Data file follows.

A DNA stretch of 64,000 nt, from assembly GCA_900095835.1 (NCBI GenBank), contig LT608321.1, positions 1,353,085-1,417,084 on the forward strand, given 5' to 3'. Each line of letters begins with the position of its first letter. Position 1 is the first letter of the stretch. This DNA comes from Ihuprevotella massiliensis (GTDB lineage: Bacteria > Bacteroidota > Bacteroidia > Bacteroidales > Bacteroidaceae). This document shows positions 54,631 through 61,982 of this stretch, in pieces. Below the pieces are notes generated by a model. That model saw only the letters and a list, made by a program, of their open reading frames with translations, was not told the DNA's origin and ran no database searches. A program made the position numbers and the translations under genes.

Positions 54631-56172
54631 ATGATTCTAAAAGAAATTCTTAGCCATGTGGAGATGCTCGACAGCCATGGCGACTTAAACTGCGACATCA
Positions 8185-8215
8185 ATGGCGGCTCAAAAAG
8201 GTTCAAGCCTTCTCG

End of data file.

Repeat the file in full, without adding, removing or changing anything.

A DNA stretch of 64,000 nt, from assembly GCA_900095835.1 (NCBI GenBank), contig LT608321.1, positions 1,353,085-1,417,084 on the forward strand, given 5' to 3'. Each line of letters begins with the position of its first letter. Position 1 is the first letter of the stretch. This DNA comes from Ihuprevotella massiliensis (GTDB lineage: Bacteria > Bacteroidota > Bacteroidia > Bacteroidales > Bacteroidaceae). This document shows positions 54,631 through 61,982 of this stretch, in pieces. Below the pieces are notes generated by a model. That model saw only the letters and a list, made by a program, of their open reading frames with translations, was not told the DNA's origin and ran no database searches. A program made the position numbers and the translations under genes.

Positions 54631-56172
54631 ATGATTCTAAAAGAAATTCTTAGCCATGTGGAGATGCTCGACAGCCATGGCGACTTAAACTGCGACATCA
Positions 8185-8215
8185 ATGGCGGCTCAAAAAG
8201 GTTCAAGCCTTCTCG